Okay, let me ask you: how many lines into that summary did your attention start to wander? How many lines before you started to become confused about what was going on? And if you made it all the way to the end, did you find yourself wondering whether Josh was the architect, the boss, or the neighbor?

Good; you’re thinking like an agency screener. And like a contest judge.

The primary reason that this excerpt doesn’t hold the attention is that it’s stuffed to the gills with generalities and clichés. But a synopsis does not need to present a story with either. Take a look at the same story, summarized with a bit more pizzazz and a lot more specifics:

Freshly-divorced graphic designer JACQUELINE (42) is finding it hard to sleep these days. Staying awake isn’t much of a picnic, either. Her boss, ALBERT (87) cannot seem to make it through a staff meeting at the magazine without criticizing her layouts while running a warm, greasy hand up her stockinged thighs under the conference table.

You already want to read this book, don’t you? That’s because the details are compelling and unusual. Let’s see where else dialing back the vague helps us:

Every morning at precisely 9:24, her habitually-marrying father (OWEN, 67) telephones her at work to see if she met Mr. Right the night before — and when she sheepishly says no, he regales her with tales of his latest paramour. Even her nights are disturbed by her lonely neighbor, CLIVE (24), who can’t seem to make it past midnight without scratching on her door to ask to borrow something — her milk, her hairdryer, her cat.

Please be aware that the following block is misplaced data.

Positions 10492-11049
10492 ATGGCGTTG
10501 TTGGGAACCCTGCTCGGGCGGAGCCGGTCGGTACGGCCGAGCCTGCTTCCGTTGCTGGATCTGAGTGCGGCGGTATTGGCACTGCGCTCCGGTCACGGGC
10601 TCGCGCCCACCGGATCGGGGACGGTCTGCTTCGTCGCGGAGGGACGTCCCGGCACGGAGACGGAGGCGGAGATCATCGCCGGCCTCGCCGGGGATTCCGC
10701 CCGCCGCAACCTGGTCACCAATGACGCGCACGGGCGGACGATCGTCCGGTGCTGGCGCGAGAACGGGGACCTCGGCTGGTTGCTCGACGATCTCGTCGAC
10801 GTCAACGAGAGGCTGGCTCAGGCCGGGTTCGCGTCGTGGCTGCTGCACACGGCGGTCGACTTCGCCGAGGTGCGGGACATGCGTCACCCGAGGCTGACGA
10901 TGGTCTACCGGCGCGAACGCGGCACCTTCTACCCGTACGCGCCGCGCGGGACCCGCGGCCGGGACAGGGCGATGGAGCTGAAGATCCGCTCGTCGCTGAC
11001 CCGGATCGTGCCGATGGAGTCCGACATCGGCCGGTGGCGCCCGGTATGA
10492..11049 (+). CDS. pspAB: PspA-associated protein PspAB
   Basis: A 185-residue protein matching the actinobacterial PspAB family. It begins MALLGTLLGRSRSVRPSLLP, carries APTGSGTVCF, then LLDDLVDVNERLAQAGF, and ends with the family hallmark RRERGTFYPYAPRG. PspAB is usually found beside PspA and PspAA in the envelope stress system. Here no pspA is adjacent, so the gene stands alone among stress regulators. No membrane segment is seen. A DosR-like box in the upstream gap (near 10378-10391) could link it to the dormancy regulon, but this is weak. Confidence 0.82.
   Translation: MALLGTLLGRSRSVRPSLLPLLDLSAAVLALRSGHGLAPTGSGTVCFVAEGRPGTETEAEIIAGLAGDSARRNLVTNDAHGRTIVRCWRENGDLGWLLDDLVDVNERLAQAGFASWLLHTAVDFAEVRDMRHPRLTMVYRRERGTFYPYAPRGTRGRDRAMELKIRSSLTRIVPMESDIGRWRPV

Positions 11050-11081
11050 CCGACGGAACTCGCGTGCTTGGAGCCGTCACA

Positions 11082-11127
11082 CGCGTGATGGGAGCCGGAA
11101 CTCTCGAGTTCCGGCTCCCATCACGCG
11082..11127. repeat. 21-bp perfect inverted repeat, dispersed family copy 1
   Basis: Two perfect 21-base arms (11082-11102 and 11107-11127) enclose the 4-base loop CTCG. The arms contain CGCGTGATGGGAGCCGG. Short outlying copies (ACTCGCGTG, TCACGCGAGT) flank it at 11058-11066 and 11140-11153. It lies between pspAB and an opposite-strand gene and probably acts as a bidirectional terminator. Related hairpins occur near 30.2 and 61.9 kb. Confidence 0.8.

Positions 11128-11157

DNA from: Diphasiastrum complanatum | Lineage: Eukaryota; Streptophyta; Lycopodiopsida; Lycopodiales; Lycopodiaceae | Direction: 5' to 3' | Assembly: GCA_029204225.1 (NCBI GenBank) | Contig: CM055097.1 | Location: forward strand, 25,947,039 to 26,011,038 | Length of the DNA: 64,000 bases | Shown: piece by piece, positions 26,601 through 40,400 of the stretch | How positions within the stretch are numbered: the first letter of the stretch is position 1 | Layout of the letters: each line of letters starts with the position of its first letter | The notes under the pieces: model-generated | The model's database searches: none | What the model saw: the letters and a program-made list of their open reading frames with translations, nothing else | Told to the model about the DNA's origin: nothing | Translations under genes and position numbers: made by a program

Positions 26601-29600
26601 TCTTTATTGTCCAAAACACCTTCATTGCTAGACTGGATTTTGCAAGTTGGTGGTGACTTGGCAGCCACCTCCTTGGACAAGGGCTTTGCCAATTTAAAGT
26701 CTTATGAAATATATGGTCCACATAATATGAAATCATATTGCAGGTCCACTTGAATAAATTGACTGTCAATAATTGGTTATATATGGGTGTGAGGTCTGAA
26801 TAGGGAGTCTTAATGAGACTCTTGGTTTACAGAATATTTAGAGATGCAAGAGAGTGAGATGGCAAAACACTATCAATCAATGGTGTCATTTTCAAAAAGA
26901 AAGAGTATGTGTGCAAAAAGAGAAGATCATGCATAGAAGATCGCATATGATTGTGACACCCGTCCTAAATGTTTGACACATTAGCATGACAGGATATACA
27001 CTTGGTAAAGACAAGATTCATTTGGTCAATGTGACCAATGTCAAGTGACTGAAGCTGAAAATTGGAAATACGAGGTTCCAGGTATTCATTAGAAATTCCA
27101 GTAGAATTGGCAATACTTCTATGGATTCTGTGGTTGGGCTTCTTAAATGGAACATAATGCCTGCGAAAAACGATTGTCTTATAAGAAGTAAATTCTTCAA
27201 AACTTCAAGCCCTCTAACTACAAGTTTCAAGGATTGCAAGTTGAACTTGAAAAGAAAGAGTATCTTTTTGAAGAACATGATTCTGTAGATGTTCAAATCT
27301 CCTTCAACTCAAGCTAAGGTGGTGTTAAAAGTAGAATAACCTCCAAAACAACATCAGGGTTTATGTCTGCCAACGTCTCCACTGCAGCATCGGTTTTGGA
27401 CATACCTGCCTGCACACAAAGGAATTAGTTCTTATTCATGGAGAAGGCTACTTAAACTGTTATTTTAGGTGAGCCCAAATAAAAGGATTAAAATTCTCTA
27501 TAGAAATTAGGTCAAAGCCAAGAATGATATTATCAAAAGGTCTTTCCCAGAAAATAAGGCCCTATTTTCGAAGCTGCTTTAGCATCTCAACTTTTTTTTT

She manages to run carefully-balanced chaos of her life runs with relative smoothness until dreamy, suspender-wearing architect JOSH (48) comes to measure her office for long-overdue renovations. But is does that untanned line on his left ring finger mean that he, too, is recently separated, or that he’s the kind of rat who slips his wedding ring into his pocket every time he comes within smoldering range of an attractive woman?

Yes, this second synopsis is a trifle longer, but aren’t those few extra lines worth it, when they give the story so much more oomph?

Oomph is, after all, important in a contest entry. A contest judge, like our old friend Millicent the agency screener, typically reads quite a few entries within a single sitting. If you want yours to end up in the pile with the finalists, you’re going to want that judge to remember the STORY of your book, as well as the quality of the writing.

Remember them for positive reasons, that is. If your synopsis doesn’t make the judge make a mental note to rush out and buy that book the nanosecond it hits the shelves, it may be lacking in the oomph department.